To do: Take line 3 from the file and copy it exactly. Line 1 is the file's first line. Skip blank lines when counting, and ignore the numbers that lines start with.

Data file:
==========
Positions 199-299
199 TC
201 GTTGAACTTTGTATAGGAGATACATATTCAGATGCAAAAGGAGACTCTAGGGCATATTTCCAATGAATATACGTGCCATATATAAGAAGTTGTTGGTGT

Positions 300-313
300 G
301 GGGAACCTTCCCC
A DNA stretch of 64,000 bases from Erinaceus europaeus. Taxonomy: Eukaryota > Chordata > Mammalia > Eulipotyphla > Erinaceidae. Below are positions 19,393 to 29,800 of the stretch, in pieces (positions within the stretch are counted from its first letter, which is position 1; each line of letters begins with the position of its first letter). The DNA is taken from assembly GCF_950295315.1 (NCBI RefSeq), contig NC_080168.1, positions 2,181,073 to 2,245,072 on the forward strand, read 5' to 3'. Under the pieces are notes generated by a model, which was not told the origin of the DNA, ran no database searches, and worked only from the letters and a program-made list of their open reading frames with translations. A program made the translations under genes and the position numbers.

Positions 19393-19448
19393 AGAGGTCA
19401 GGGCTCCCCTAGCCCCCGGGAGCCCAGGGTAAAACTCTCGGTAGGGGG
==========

201 GTTGAACTTTGTATAGGAGATACATATTCAGATGCAAAAGGAGACTCTAGGGCATATTTCCAATGAATATACGTGCCATATATAAGAAGTTGTTGGTGT